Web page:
The Twisted Genius

Our union is torn asunder. I don't know when it started, but it became very apparent to me shortly after the Obama inauguration when the Republican party goal of making the Obama administration fail in everything it attempted was openly acknowledged and deemed acceptable by half the electorate. Our present predicament reminds me of the old Russian story of the poor peasant who prayed, "Lord, my neighbor has a goat and I do not. Please kill my neighbor's goat." When the Republicans next hold the oval office, the Democrats will make the same prayer. Unless something cataclysmic happens, we are royally screwed and cannot be expected to demonstrate moral leadership in world affairs.

Come together for a grand purpose? How naive and quaint.

Beyond our borders autocrats not only acknowledge that ruthless application of violent force to retain power is not only effective, but not subject to any meaningful sanction. I don't, however, think this will last forever.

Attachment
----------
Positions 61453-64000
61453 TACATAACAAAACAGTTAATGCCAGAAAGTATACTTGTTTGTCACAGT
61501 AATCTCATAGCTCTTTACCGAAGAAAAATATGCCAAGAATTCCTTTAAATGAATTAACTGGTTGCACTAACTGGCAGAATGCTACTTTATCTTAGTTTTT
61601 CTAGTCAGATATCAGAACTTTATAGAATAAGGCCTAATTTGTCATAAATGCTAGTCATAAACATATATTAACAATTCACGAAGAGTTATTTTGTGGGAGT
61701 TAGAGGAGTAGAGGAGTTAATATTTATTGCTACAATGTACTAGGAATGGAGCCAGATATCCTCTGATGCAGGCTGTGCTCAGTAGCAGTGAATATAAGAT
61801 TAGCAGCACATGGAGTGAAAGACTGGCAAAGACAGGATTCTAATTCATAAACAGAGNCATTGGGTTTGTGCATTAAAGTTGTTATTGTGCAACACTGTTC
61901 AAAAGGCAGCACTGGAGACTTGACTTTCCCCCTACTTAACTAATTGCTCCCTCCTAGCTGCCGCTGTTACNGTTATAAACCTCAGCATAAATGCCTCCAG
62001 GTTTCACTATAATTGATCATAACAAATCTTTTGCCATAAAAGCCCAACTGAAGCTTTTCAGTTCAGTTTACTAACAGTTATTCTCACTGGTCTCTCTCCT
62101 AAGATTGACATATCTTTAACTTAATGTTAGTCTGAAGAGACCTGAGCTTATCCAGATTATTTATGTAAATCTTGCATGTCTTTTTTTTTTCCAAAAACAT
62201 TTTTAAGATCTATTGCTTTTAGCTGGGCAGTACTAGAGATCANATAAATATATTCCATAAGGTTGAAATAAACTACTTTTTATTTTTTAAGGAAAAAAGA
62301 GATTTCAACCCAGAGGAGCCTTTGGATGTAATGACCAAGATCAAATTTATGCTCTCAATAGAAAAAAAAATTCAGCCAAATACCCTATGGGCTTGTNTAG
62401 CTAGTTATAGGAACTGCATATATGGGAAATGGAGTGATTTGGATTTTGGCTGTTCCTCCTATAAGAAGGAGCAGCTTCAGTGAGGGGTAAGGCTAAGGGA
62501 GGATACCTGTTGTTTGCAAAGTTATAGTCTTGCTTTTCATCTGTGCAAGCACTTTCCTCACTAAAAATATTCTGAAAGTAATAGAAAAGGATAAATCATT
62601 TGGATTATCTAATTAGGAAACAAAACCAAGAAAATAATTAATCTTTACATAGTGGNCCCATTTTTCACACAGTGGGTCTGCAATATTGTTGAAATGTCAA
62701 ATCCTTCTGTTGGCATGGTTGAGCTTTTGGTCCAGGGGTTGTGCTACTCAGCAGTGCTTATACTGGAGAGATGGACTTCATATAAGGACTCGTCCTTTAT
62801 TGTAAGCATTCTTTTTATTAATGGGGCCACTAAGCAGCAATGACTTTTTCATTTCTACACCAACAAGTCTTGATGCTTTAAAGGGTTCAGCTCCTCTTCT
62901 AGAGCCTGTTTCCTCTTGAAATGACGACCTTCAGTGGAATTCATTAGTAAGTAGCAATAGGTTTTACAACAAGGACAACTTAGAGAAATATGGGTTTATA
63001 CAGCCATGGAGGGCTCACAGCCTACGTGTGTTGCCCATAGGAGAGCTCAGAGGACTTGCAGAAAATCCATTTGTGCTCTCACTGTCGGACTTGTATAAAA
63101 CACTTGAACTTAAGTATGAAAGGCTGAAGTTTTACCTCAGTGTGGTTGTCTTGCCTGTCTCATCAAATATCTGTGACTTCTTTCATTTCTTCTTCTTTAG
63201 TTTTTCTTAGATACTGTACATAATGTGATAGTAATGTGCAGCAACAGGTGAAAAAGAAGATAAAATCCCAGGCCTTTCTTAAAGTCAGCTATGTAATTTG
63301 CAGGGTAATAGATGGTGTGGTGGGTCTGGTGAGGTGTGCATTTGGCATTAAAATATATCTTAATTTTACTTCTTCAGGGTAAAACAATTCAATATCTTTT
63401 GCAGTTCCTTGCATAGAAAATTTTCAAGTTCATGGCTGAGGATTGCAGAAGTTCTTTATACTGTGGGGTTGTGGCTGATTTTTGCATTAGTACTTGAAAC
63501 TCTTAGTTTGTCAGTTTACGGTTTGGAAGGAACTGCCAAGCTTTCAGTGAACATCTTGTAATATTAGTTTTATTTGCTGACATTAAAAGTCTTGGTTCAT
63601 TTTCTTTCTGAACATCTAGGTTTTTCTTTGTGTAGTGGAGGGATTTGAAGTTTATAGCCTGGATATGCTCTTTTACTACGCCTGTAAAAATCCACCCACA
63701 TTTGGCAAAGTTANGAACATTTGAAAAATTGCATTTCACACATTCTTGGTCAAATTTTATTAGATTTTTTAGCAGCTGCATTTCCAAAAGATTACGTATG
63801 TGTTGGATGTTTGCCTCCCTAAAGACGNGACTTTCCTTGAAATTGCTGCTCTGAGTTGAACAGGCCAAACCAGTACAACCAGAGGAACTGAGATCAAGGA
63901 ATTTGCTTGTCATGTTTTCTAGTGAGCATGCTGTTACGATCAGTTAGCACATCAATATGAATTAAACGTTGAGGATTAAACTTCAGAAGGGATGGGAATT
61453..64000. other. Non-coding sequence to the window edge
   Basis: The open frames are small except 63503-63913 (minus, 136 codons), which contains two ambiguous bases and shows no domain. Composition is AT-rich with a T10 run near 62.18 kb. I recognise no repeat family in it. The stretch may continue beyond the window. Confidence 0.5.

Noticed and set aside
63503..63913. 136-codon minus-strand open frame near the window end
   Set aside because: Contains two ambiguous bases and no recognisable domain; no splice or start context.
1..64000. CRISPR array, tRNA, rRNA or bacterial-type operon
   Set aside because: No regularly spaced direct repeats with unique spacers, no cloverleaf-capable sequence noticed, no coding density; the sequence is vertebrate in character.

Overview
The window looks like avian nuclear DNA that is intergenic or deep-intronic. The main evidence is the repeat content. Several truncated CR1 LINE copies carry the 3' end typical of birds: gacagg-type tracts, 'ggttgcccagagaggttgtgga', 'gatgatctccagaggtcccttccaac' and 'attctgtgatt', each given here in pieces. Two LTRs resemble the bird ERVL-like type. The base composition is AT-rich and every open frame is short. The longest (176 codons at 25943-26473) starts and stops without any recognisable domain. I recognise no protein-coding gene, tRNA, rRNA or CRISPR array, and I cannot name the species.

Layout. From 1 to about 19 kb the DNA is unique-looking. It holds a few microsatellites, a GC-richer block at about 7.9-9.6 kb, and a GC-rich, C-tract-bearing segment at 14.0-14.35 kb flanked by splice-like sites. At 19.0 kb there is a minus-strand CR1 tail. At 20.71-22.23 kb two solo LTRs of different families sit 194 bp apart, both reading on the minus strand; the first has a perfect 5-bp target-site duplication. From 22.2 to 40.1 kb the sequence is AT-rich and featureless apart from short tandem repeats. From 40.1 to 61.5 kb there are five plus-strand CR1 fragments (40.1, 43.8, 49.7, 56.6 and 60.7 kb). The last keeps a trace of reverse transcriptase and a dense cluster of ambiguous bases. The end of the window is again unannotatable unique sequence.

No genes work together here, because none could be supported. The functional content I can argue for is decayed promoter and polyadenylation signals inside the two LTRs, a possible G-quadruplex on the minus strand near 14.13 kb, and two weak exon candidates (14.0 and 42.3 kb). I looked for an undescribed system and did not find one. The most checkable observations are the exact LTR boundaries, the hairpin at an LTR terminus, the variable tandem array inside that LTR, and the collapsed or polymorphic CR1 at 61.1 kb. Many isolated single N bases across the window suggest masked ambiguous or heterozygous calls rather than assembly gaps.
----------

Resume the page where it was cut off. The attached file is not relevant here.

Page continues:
The Twisted Genius

In the seven years or so prior to the 2003 invasion of Iraq, I got the distinct impression that CENTCOM desperately wanted to have a much larger footprint in their AOR and to have major forces permanently under its command. The enduring bases of Iraq and the occupying forces were to be CENTCOM's dream come true. In spite of our imminent departure, I think there is still a large element in CENTCOM and the in the Pentagon that desperately clings to this dream and are pushing as hard as possible to remain in Iraq...not so much as a matter of defense strategy, but as a matter of bureaucratic enlargement. Of course this is not a proven fact, but it sure looks that way to me.

William R. Cumming

Agree with General Ali that the Turks hold the key to the very near term in both Libya and elsewhere in the Islamic world. Yes Iran please look over your shoulder and ask yourself "who are these guys"? They are the ones that most successfully and most recently washed East and West even to the gates of Vienna. All seem to have such short short memories these days.